What You Need To Know About Ridesharing Insurance

Ride-sourcing or “ridesharing” as it’s commonly known is the process of transporting customers for a fee through the use of a privately-owned vehicle. It has recently become popular among drivers who are looking to gain a little extra income outside of their normal 9-5 jobs.

Unfortunately, this also brings a huge risk for rideshare drivers which they may not be aware of. Most car insurance policies do not allow “drive for hire” under a personal auto policy, so drivers run the risk of not being covered properly if they have an accident while driving for a rideshare company. It’s a gap that spawned a new “hybrid auto policy” created by GEICO called GEICO Ridesharing Insurance.

This policy replaces the driver’s current personal auto insurance policy and provides coverage for both personal and rideshare use at the same time. The coverage is in effect when the rideshare app is off, when it is on with no passengers in the vehicle, and when it is on with passengers, bridging the gap that the rideshare companies won’t typically cover. Since GEICO Ridesharing Insurance will cover a rideshare driver whether he or she is “on the clock” or just driving for personal reasons, there is no need to worry about which policy will be primary in the event of an accident.

The GEICO Ridesharing Insurance is now available for purchase in:
AL, AZ, AR, CT, CO, DE, DC, FL, GA, ID, IL, IN, IA, KS, LA, ME, MD, MN, MS, MO, MT, NE, NM, ND, OH, OK, OR, PA, RI, SC, SD, TN, TX, VT, VA, WA, WV, WI, and WY.
Check back frequently as we are continually adding states.

The above is meant as general information and provides general policy descriptions to help you understand the different types of coverages. These descriptions do not refer to any specific contract of insurance and they do not modify any definitions expressly stated in any contracts of insurance. We encourage you to speak to your insurance representative and to read your policy contract to fully understand your coverages.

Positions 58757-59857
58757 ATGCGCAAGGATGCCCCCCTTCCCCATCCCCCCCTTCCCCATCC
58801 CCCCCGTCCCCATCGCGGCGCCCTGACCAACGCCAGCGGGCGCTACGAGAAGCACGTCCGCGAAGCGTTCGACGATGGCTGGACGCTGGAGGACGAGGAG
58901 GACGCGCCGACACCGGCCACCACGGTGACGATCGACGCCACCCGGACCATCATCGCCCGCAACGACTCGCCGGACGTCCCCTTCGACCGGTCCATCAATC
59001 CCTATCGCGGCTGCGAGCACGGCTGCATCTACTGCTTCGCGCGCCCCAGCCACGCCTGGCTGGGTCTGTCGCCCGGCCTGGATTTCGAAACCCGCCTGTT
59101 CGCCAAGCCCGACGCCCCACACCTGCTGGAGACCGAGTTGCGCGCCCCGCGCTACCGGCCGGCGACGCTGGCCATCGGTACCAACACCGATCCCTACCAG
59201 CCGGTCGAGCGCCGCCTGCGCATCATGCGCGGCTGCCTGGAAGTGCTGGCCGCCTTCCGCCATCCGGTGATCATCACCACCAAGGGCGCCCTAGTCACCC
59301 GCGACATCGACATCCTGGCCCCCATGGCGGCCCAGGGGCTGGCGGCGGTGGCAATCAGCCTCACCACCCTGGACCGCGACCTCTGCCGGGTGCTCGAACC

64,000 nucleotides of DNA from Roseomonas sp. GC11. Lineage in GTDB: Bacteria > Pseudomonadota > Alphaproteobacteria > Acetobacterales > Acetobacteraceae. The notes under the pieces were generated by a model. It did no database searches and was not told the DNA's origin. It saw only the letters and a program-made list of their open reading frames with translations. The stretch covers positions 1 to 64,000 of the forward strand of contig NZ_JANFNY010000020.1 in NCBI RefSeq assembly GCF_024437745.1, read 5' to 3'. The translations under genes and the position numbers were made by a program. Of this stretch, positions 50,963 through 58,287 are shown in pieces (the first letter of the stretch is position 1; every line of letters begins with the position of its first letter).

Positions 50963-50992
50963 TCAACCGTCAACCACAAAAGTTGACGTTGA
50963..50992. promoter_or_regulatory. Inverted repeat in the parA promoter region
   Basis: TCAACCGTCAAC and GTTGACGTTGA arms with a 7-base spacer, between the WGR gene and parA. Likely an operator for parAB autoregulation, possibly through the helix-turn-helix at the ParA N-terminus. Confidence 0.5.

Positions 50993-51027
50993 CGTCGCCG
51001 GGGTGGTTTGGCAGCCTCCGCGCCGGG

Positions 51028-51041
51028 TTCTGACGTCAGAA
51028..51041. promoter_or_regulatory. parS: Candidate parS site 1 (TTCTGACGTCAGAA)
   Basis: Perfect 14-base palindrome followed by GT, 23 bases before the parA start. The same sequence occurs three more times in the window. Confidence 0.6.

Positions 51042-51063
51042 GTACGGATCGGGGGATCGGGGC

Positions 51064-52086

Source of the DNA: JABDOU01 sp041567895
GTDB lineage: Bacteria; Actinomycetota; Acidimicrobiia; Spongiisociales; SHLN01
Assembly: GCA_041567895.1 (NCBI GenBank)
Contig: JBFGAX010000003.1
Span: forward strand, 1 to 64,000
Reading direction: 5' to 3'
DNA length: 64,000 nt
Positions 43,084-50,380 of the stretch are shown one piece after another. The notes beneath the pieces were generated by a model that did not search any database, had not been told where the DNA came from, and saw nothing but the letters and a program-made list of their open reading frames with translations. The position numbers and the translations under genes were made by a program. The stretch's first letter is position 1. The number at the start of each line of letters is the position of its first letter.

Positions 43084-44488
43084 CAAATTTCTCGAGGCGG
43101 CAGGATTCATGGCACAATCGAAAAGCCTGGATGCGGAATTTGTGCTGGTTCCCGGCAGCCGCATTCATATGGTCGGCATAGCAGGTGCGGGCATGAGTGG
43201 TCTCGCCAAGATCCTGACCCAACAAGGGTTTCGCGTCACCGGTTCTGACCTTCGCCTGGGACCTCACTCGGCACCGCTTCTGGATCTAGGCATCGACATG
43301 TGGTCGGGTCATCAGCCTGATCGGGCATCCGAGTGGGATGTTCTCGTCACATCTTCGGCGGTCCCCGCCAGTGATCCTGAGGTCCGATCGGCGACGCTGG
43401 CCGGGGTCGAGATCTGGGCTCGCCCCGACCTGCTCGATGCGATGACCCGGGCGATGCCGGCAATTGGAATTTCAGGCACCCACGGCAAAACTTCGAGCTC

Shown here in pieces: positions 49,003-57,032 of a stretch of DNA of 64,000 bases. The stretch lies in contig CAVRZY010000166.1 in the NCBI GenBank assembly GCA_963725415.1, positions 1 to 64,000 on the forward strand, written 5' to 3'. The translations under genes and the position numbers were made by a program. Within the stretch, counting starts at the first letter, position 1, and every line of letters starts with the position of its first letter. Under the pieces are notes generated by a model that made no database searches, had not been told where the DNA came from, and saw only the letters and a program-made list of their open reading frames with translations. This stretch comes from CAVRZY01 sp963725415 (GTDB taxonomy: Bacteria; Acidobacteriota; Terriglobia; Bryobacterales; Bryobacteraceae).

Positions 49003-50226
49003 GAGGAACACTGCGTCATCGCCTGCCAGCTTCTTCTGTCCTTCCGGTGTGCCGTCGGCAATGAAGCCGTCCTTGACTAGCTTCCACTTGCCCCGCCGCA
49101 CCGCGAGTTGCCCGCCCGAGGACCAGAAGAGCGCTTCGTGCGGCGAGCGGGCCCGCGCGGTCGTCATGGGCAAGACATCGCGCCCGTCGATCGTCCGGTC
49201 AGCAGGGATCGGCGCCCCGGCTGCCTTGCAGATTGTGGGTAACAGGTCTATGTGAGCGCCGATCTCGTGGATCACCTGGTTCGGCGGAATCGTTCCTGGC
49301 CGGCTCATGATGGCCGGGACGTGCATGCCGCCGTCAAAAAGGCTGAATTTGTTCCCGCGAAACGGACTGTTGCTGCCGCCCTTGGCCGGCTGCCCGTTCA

Originally published September 2015.

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  1. James says

    Whether driving for a living or not drivers are discouraged from texting or operating apps on their smart phones. How is it then that for drivers working for Uber, Lyft and such operating apps while driving is their accepted SOP? Don’t tell me that all Uber or Lyft drivers operate their devices while politely stopped on a curb (especially in cities like New York where finding a place to stop is tricky to begin with). Insurance companies should ban operating any devices while driving regardless of the presence or absence of the insurance.

  2. Jo Taylor says

    I am thinking of going to trade in my 2002 Ford Escape for a 2007 Ford Explorer. I will need full coverage insurance. I am on a fixed income so I need to keep it affordable or I will not do it.

  3. Rhonda Moye Branison says

    I would like ro know how much the Ride ahare insurance cost in DC? I am considering joining one of the Ride share companies to make aome extra money.

  4. Michael Szatmari says

    I would like to find out how much rideshare coverage costs in Nevada.
    I will be retiring in the near future and maybe drive a little for Uber. Thanks